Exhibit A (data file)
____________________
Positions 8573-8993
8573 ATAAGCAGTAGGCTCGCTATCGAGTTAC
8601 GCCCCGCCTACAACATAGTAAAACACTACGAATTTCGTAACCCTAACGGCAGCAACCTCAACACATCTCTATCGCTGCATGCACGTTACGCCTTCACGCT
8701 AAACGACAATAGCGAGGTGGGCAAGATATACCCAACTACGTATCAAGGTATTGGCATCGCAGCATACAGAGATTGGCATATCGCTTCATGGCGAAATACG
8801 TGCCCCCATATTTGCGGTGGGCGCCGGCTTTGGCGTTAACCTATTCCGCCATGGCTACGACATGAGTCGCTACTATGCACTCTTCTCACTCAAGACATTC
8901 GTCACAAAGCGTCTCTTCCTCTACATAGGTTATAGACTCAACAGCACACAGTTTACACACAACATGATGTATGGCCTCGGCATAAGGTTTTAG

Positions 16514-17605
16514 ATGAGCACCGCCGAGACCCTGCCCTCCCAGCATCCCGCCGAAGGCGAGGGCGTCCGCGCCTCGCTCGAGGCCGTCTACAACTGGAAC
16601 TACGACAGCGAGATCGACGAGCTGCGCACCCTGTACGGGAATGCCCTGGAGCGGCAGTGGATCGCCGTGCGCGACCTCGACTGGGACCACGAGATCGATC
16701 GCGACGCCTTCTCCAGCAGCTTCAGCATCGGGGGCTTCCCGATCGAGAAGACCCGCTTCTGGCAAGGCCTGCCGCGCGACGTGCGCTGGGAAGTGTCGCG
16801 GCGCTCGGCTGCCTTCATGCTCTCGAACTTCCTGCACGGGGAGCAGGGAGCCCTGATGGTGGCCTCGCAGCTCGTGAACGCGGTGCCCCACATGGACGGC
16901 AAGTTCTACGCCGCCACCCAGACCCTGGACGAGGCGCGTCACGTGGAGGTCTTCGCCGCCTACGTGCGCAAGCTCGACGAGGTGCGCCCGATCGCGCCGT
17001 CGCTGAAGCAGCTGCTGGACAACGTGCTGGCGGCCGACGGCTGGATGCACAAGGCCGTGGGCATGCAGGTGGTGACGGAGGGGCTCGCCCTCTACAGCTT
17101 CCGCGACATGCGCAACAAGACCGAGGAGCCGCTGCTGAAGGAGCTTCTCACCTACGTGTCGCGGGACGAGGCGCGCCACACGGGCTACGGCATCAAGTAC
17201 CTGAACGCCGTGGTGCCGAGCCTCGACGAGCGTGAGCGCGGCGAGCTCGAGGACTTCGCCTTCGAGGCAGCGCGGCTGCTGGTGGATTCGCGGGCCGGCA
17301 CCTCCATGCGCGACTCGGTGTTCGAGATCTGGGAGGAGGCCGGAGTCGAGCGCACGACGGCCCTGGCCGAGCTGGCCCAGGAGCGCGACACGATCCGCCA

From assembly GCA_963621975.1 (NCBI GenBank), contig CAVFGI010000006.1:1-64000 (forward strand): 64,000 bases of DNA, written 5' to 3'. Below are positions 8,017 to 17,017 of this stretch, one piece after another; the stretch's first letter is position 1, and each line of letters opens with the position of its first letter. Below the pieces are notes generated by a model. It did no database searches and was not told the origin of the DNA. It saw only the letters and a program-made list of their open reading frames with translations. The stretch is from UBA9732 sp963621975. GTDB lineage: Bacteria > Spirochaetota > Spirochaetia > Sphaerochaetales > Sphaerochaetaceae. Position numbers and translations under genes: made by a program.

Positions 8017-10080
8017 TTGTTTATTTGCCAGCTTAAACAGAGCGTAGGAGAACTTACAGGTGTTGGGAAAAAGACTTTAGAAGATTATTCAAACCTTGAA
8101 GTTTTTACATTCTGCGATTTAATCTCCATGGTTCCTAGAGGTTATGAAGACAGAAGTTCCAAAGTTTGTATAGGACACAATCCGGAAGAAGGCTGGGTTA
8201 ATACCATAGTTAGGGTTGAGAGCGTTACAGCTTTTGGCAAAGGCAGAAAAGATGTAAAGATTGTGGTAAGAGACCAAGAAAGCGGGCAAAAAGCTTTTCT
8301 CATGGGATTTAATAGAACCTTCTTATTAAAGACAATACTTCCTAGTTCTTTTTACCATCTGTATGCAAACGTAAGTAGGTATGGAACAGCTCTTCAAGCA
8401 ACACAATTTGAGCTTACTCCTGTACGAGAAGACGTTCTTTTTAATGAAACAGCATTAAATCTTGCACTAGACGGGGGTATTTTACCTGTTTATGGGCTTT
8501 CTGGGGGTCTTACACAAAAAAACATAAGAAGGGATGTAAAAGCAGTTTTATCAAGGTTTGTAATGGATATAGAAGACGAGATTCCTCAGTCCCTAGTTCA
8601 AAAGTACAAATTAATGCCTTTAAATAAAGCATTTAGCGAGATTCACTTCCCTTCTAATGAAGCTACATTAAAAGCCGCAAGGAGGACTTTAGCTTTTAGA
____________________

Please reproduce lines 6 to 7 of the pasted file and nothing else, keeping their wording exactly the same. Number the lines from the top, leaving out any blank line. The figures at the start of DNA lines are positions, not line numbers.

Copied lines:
8901 GTCACAAAGCGTCTCTTCCTCTACATAGGTTATAGACTCAACAGCACACAGTTTACACACAACATGATGTATGGCCTCGGCATAAGGTTTTAG

Positions 16514-17605